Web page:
If the Earth Was Shrunk To the Size of a Squash Ball Would It Be Smoother Than a Squash Ball and Why?

We first need to establish the scale factor we would have to shrink the Earth by in order to reduce it to the size of a squash ball.

The Earth is 7,926 miles in diameter at the equator, and a regulation squash ball has a diameter of 1.7 inches. This means that to shrink the Earth down to the size of a squash ball, its size would have to be multiplied by a scale factor of 3.45 x 10-9.

To compare the smoothness of the two surfaces, we need to know the variation of the surface, that is, the difference between the highest and lowest points.

For a squash ball, this is a simple process, because there are very few areas where the surface is higher than the average, but there are many small indentations or depressions.

Since these depressions are roughly 0.004 inches in depth, the variation in surface height can be taken to be roughly 0.004 inches.

For the Earth, the lowest point below the surface is in the Mariana Trench, which is 36,200 feet below sea level at its deepest point, known as the Challenger Deep. The highest point is, of course, the summit of Mount Everest, which is estimated at 29,029 feet above sea level.

Therefore, the variation in the height of the Earth’s surface is 65,229 feet.

If we scaled the Earth down to the size of a squash ball, using the scale factor calculated above, the variation of its surface would be 2.25 x 104 feet, or 0.0027 inches.

This figure is in fact about two-thirds of the figure for the squash ball, so what your correspondent heard is actually true: if Earth were scaled down to this size it would indeed be smoother than the average regulation squash ball.

Now for the second part of the question. The lack of any raised areas on the squash ball’s surface means that there are in fact mostly depressions or indentations in the surface.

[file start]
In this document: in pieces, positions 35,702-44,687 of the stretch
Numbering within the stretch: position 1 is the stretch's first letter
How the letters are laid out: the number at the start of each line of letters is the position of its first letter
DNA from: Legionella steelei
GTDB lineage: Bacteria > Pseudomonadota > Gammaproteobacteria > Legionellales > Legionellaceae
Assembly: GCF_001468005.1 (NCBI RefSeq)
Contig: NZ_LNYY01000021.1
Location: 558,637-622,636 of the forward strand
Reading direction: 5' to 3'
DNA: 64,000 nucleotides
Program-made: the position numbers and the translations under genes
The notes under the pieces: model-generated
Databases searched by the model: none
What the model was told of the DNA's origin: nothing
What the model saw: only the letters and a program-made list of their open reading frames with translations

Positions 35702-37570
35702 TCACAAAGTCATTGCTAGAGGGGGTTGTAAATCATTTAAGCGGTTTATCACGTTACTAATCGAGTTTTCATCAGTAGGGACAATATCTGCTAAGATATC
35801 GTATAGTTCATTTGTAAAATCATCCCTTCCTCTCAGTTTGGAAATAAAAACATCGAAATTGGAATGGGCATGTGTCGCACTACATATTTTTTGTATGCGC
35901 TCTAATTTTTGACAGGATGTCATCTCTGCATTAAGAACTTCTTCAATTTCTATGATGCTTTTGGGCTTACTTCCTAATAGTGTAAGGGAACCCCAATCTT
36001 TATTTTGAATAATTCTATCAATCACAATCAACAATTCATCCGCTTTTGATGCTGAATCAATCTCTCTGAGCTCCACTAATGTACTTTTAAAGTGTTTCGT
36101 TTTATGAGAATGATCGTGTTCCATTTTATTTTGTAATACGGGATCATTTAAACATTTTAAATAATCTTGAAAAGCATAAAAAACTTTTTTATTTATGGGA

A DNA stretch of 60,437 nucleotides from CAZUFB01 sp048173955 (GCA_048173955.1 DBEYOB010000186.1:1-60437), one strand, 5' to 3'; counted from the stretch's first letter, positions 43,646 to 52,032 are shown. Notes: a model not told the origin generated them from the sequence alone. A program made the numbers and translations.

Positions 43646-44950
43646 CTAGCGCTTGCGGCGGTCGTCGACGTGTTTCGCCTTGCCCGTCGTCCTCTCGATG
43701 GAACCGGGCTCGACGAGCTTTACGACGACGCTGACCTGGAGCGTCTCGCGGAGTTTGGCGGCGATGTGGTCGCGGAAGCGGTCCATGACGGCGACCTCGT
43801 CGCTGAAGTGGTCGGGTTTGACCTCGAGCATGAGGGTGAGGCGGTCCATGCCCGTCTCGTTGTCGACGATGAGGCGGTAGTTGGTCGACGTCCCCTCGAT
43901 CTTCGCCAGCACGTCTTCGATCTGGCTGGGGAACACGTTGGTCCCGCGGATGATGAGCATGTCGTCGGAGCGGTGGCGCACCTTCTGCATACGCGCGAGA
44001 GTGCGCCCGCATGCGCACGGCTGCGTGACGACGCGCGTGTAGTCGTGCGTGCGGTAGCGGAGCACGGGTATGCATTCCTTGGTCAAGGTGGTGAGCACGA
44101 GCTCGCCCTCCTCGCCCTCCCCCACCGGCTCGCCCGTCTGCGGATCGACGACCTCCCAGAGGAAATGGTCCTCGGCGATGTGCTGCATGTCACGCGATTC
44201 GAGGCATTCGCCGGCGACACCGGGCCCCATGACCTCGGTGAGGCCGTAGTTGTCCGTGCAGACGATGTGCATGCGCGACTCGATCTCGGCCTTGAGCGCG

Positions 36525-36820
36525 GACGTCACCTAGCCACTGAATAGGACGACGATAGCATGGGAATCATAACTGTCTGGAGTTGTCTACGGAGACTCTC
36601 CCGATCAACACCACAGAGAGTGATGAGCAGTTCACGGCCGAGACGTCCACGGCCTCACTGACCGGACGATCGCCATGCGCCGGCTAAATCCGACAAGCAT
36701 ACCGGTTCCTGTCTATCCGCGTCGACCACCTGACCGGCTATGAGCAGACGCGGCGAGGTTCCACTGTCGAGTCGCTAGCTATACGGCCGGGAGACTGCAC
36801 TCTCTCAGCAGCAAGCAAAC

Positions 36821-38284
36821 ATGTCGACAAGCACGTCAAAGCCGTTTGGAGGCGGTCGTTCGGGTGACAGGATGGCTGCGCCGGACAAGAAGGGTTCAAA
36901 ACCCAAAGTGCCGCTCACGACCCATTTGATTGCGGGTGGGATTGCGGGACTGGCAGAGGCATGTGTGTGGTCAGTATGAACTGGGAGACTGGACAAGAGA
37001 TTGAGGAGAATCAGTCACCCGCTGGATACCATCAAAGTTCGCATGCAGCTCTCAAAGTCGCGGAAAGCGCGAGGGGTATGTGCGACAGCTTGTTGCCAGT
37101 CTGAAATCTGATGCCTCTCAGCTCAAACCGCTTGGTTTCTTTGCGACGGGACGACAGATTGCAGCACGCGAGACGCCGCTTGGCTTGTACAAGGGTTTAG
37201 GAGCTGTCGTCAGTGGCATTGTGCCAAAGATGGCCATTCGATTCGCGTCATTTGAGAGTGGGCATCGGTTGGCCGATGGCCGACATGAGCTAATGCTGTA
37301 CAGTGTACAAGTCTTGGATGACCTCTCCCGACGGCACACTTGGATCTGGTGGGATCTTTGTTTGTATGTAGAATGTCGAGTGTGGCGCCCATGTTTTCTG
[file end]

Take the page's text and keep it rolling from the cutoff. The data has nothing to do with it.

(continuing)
So if a squash ball were scaled up to the size of the Earth, there would be no mountains as such.

There would, however, be a lot of large craters. In fact, if we scaled up the indentations in the ball’s surface we would end up with some immense depressions that were almost 18 miles deep.

If these depressions were ocean trenches like those that are found on the Earth’s surface, they would penetrate the 3.7-mile-thick oceanic crust, and extend right through the Mohorovicic discontinuity where the crust meets the mantle and well into the mantle beneath.

These craters would not only be deep but could be anything up to about 37 miles wide.

If the mass of the Earth were crushed down to the size of a squash or racketball, then it would be dense enough to be either neutronium or a black hole.

In the case of neutronium, the gravity at the surface would be in the order of at least a million times the gravity you are feeling now, more than enough to smooth out any irregularities in the surface. In the case of a black hole there wouldn’t be a surface, just an event horizon which would be smooth.

Expanding a ball to the size of the Earth is somewhat different. If we assume that the ball is made mainly of carbon atoms and weighs 2 pounds, then there would only be around 352 atoms in each cubic inch.

This is actually less dense than the Earth’s upper atmosphere on the edge of outer space.